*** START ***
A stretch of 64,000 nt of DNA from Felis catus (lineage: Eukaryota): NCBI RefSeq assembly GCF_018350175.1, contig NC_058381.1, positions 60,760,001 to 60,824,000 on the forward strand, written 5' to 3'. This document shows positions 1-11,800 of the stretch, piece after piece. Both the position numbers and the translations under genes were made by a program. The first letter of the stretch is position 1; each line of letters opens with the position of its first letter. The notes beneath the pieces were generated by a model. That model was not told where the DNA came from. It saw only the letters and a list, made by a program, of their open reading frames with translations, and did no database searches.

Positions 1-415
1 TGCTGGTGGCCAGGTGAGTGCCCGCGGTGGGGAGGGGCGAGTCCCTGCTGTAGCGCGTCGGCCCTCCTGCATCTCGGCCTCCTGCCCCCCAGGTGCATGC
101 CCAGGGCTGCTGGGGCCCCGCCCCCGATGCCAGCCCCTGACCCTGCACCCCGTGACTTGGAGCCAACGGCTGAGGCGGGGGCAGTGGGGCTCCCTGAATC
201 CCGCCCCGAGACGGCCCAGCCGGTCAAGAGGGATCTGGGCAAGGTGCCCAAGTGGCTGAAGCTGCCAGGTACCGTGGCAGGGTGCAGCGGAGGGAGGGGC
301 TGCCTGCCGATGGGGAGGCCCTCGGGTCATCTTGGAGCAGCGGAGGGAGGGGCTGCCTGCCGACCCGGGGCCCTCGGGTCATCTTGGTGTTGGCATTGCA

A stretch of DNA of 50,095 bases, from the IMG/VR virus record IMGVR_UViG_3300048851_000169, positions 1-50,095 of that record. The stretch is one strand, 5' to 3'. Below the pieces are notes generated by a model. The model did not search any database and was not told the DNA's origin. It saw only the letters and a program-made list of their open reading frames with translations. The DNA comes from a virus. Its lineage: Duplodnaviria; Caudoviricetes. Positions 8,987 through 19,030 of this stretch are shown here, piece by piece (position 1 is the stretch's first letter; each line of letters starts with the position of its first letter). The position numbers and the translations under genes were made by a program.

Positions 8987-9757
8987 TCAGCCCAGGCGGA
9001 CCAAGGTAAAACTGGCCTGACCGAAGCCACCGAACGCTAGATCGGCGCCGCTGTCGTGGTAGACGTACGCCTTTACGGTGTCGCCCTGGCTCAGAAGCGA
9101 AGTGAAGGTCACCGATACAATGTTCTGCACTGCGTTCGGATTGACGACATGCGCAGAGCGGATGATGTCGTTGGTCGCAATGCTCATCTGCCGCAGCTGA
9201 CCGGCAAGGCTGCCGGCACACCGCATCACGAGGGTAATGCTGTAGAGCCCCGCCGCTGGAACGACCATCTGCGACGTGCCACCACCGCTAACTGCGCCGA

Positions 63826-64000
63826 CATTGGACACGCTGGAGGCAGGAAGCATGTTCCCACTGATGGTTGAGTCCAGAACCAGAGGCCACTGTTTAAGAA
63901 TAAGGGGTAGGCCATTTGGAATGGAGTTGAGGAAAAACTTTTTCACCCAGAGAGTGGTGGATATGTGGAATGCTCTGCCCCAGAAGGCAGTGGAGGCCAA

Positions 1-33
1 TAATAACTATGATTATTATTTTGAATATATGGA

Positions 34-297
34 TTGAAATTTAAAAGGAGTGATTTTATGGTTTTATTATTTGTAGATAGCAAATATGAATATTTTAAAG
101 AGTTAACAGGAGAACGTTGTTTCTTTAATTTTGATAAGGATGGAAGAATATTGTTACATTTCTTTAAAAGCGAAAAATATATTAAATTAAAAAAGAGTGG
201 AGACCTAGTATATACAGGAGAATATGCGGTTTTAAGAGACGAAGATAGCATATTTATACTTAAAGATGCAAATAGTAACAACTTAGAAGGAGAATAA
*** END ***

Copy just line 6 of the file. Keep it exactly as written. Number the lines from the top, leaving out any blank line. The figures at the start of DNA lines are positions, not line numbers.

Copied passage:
301 TGCCTGCCGATGGGGAGGCCCTCGGGTCATCTTGGAGCAGCGGAGGGAGGGGCTGCCTGCCGACCCGGGGCCCTCGGGTCATCTTGGTGTTGGCATTGCA